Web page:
Focus: Oxlade-Chamberlain could help Arsenal break down West Brom
In games against the bigger clubs, West Brom are arguably the most predictable team tactically. Tony Pulis will instruct his players to sit in congested, narrow rows to form a deep-lying defensive shield in front of the penalty area. This structure is used frequently by the Baggies, but against a team like Arsenal – who look to recycle possession and dominate territorially – they will be camped within their own half for long stretches of the match.
Against Manchester United, 28% of their passes were classed as long as they held 37% possession and managed just four shots on goal. This is consistent with their defensive style in 2015/16 - West Brom have the lowest average possession (43.5%) and the second worst pass success rate (72.5%).
They will play with similar defensive grit against Arsenal, who welcome back Alex Oxlade-Chamberlain to patch up their weak spot on the right flank (although attacking well, Joel Campbell’s defensive work led to vulnerabilities against Bayern and Spurs). Arsenal can often be accused of relentlessly searching for the intricate final ball, rather than varying their approach; Manchester United approached this fixture with a similar mentality, and relied upon a moment of brilliance from Jesse Lingard to break the deadlock.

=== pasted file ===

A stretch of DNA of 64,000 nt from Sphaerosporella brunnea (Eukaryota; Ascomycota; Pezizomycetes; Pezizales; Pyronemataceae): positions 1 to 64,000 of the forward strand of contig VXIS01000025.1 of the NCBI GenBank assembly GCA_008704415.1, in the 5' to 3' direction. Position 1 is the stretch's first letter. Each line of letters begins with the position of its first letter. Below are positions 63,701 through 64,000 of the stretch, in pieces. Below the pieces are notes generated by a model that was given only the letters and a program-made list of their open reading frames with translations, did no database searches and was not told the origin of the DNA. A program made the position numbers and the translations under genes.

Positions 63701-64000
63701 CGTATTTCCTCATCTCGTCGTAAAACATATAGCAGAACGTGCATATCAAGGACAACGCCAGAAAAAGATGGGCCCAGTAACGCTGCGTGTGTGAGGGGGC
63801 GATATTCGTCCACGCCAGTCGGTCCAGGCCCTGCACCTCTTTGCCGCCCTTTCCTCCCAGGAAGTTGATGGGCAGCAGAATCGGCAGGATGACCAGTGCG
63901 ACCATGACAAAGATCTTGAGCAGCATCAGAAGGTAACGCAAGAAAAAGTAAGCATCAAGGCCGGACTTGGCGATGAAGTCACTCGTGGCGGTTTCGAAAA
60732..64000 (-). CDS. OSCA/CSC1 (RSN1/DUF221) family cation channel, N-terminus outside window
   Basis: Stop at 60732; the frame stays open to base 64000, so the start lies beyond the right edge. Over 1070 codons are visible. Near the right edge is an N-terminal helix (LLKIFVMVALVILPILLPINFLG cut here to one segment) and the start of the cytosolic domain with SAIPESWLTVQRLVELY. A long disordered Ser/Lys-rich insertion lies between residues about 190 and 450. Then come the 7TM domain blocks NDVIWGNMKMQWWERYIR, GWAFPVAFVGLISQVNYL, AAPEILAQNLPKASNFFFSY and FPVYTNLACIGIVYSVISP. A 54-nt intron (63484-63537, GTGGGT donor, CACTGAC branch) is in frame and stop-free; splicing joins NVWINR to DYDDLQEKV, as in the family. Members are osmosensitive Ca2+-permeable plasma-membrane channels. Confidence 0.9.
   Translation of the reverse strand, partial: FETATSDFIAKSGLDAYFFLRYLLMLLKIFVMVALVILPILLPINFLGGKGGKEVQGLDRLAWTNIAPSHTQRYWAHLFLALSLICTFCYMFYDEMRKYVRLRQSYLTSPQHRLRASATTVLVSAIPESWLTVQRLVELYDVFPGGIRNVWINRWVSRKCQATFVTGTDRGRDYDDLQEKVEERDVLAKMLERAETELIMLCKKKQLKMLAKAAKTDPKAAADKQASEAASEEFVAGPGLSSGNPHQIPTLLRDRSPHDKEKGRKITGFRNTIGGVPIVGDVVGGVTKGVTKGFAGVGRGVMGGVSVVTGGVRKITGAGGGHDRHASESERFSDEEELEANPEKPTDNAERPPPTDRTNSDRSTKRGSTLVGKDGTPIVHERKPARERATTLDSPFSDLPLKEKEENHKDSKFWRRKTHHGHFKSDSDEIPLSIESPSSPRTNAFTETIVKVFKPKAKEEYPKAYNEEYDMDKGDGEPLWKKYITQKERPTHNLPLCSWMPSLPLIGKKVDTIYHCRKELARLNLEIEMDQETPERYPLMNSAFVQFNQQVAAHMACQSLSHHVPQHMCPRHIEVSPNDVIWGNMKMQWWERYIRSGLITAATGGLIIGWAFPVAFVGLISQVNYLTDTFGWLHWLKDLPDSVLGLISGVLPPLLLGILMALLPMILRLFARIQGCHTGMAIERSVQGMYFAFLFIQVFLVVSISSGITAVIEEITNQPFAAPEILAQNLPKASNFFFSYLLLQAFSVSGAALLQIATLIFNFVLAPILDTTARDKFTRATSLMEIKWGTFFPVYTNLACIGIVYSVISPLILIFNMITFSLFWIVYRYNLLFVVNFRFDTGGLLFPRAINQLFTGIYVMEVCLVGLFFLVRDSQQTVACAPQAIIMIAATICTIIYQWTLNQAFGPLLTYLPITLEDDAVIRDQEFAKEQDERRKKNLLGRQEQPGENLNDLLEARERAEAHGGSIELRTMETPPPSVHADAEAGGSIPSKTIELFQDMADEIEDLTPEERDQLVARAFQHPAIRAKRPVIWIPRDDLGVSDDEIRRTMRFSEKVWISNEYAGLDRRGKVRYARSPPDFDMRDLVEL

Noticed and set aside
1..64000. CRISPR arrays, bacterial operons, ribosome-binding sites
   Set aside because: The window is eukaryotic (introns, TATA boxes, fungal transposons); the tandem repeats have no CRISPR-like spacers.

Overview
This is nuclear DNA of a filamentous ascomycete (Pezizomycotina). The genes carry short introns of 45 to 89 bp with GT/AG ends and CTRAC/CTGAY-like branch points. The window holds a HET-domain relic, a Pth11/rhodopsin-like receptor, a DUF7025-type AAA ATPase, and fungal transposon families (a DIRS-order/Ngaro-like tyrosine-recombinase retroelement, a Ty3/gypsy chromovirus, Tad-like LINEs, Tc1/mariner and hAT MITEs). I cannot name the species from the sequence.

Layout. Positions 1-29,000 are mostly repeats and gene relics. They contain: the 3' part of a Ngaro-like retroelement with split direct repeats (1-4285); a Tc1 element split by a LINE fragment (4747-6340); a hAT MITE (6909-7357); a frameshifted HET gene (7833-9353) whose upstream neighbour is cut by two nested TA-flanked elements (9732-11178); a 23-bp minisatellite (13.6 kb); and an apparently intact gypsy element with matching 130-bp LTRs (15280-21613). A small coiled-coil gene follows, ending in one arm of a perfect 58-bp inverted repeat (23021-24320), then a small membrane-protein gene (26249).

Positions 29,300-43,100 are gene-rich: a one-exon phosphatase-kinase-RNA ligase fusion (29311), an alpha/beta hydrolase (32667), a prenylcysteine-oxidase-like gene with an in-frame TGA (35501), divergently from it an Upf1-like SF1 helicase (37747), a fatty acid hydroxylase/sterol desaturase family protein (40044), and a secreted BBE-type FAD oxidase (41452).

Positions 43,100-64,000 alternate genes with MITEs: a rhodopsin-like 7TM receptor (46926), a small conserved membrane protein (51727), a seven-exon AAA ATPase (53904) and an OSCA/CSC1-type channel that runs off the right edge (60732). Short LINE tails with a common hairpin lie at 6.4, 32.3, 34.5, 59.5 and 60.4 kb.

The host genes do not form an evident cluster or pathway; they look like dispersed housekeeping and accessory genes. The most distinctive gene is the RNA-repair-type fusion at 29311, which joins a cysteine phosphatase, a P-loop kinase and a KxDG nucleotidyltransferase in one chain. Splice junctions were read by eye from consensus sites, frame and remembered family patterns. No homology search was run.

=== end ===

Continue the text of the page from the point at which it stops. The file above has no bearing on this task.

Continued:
Oxlade-Chamberlain’s return is timely. His pace, directness, and propensity to hug the touchline should provide Arsenal with the width they need to stretch apart the West Brom shell. Arsenal are one of the most narrow teams in the Premier League, and while historically looking relentlessly for the infield pass, Arsene Wenger has added greater emphasis on traditional wing-play this season.
It is difficult to see West Brom posing a goal threat if Pulis picks the same XI as he did at Old Trafford, where a lack of guile and trickery in central midfield prevented them from counter-attacking effectively.
If Saido Berahino is returned to the starting line-up in central attacking midfield, however, then Arsenal’s Francis Coquelin must stick tight to the English forward. Coquelin shields the Arsenal back four tremendously (3.4 tackles, 2.8 interceptions per match) and his role on Saturday will be simple. If Berahino plays, then it will be Coquelin’s job to track his movement and stamp out any signs of the counter.